Five myths about prison growth.

The law, lawyers, and the court.
Feb. 19 2009 3:08 PM

Reform School 

Five myths about prison growth dispelled.

Overcrowded jails. Click image to expand.
Inmates at the Mule Creek State Prison in California

The United States has a prison population like nowhere else. With one out of every 100 adults behind bars, our incarceration rate is the highest in the entire world. Our inmates—1.5 million in prison, with another 800,000 in jail—comprise one-third of the world's total. This is a surprisingly recent development. After barely budging for 50 years, our incarceration rate increased sevenfold (to 738 per 100,000 people) between 1978 and 2008.

The system is now at its breaking point. Federal judges in California just issued a tentative order demanding that the state release nearly 60,000 inmates over the next three years to alleviate intolerable overcrowding. New York state's sentencing commission released a 326-page report calling on the Legislature to cut back on severe drug sentences. And with budgets growing ever-tighter in a collapsing economy, states are beginning to realize that large prison populations are boom-time luxuries they can no longer afford.

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Reform is inevitable. But if we are going to rein in our prison populations, we should do so based on facts, not on unfounded perceptions or shocking anecdotes. So let's start by dispelling some of the myths that surround the breathtaking prison growth of the past three decades.

Myth No. 1: Long sentences drive prison population growth. The stories that capture our attention are the low-level crooks who get 25 years for stealing three $400 golf clubs. But these cases get a lot of press precisely because they are exceptional. And the attention goes to the sentence imposed, not the time actually served, which may be far shorter.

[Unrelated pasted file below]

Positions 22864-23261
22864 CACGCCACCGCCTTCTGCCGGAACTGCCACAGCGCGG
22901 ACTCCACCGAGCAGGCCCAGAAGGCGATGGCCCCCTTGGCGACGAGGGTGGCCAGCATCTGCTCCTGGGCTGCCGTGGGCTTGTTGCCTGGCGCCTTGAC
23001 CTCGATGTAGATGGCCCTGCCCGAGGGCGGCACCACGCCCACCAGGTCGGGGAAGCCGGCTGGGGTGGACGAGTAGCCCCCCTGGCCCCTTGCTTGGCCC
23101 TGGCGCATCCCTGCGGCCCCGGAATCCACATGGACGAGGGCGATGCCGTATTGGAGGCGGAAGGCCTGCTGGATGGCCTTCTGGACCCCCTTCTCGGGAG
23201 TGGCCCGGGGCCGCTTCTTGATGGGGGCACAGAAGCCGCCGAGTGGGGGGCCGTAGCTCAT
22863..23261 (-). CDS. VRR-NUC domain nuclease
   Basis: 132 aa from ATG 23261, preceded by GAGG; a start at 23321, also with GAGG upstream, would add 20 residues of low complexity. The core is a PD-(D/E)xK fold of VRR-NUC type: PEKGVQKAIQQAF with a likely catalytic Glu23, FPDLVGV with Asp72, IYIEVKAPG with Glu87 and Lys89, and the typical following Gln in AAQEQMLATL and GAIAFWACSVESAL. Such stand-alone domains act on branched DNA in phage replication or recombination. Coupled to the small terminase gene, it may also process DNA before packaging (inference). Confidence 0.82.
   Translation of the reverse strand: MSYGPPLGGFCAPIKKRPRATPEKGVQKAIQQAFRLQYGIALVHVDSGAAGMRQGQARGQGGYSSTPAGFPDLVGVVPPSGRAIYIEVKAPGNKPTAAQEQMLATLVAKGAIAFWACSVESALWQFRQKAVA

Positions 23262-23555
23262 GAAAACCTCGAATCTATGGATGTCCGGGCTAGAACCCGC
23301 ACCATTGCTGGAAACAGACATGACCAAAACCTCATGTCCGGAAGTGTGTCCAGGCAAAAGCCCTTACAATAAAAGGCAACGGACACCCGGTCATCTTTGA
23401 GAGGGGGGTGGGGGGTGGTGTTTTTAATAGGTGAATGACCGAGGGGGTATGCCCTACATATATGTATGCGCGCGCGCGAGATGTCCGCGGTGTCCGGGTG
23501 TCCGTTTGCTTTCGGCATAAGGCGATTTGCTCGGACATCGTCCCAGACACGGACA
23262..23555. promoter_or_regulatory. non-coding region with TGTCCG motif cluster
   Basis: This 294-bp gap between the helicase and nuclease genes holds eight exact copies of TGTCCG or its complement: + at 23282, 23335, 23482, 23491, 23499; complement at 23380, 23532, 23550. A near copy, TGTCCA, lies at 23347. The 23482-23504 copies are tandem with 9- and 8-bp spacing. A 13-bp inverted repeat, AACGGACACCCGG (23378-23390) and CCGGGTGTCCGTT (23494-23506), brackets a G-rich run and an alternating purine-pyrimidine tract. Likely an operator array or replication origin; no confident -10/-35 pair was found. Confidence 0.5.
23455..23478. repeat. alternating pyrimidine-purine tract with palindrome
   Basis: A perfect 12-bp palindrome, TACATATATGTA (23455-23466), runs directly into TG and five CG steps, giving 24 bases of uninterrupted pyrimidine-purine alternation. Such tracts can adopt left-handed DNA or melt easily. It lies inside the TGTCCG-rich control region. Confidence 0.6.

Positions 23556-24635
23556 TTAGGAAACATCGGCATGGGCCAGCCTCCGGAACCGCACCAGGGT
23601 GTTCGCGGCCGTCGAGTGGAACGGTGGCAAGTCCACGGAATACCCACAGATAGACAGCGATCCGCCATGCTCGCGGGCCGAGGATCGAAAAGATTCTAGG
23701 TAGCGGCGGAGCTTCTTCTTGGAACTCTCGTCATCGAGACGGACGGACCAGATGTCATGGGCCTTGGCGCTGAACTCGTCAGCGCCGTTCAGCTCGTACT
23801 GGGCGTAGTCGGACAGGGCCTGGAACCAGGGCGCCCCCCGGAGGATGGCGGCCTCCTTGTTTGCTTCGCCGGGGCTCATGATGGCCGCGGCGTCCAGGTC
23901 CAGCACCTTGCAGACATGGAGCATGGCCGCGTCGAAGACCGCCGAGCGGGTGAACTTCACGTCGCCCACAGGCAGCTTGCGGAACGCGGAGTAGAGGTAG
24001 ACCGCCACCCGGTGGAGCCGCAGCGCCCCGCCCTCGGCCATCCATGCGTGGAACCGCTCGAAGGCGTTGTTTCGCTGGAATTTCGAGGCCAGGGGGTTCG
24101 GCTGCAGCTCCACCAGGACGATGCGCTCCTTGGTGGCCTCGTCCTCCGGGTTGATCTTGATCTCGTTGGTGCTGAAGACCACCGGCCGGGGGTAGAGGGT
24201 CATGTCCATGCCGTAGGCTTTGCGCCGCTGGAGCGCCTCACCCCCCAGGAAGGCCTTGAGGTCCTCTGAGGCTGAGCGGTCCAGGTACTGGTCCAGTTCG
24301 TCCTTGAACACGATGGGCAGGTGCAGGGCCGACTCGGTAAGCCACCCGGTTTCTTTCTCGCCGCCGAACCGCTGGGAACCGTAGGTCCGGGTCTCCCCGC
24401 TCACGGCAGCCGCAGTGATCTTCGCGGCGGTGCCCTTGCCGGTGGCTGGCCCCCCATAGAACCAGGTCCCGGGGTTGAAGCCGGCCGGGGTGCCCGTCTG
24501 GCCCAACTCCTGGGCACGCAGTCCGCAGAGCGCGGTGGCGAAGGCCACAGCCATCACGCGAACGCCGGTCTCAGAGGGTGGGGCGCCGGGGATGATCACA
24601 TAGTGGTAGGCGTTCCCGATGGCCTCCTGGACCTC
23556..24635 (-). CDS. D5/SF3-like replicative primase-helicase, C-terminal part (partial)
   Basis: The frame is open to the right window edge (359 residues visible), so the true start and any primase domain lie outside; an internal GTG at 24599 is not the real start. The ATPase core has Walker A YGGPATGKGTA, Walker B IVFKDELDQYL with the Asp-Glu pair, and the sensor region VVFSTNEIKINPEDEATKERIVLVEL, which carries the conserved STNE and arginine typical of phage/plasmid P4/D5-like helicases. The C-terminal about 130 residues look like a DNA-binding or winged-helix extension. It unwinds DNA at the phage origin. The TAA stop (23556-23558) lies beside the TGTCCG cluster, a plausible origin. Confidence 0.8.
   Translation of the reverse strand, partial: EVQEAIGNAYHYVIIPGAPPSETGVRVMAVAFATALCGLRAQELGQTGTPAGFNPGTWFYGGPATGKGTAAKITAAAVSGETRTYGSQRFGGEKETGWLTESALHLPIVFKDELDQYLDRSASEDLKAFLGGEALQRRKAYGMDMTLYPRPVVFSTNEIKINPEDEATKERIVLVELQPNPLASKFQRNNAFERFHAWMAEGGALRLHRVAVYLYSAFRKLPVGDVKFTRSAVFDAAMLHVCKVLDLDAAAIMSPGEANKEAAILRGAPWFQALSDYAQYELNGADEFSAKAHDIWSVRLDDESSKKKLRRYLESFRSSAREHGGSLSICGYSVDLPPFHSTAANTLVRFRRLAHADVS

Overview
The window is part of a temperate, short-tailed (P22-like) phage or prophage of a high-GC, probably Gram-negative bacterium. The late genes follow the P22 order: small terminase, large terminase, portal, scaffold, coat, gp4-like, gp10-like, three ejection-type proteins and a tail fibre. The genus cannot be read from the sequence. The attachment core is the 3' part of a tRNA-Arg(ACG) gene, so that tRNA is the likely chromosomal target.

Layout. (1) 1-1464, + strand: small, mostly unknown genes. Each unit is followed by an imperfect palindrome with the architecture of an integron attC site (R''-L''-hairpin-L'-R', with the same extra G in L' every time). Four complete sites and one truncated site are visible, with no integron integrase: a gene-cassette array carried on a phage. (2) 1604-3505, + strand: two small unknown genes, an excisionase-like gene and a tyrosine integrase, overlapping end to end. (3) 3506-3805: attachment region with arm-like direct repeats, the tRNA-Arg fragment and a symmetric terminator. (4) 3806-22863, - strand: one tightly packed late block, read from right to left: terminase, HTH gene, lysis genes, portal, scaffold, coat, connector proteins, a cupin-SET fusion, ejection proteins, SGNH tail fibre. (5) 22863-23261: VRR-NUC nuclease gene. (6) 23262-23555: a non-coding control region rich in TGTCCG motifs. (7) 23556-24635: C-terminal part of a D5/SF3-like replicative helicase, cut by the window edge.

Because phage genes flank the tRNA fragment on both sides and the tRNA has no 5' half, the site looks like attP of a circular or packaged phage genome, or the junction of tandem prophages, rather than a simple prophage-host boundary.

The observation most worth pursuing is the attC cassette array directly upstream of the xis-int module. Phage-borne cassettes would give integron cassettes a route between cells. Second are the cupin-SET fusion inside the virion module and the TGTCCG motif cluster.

Our data on time served is imperfect at best, but it appears that the time served by the median prisoner is about two years, sometimes much less. It is easy to focus on the people who are serving decades-long sentences for life or life without parole, but they make up only about 10 percent and 2.5 percent of the total prison population, respectively. The two-year median, meanwhile, holds true both in notoriously punitive states like Michigan and in more lenient ones like Minnesota. Not only is the absolute amount of time served low, in general, but in many states that amount remained flat over much of the 1990s.

So what is actually driving prison population growth? Admissions. Far more offenders who in the past would have received nonprison sentences are being locked up for short stints, driving up the overall population. Stop admitting as many people, and the prison population would shrink rapidly. Cutting back on long sentences is far less likely to have the same meaningful effect.

Myth No. 2: Low-level drug offenders drive prison population growth. It is popular, perhaps almost mandatory, to blame the boom on the War on Drugs. But it is just not true. Only 20 percent of inmates in prisons (as opposed to jails) are locked up for drug offenses, compared with 50 percent for violent crimes and 20 percent for property offenses; most of the drug offenders are in prison for distribution, not possession. Twenty percent is admittedly much larger than approximately 3 percent, which was the fraction of prisoners serving time on drug charges in the 1970s. But if we were to release every prisoner currently serving time for a drug charge, our prison population would drop only from 1.6 million to 1.3 million. That's not much of a decline, compared with the total number of people in prison in the 1970s—about 300,000.

In fact, the war on drugs does play a role in the prisoner increase. But it's an indirect one. State "predicate felony" laws, for example, impose longer sentences on offenders with prior records: A drug conviction may not send someone to prison, but it will make him serve more time for any future crime he commits. This suggests that simply tackling long drug sentences, as reformers in New York state have done, may miss the real problem.

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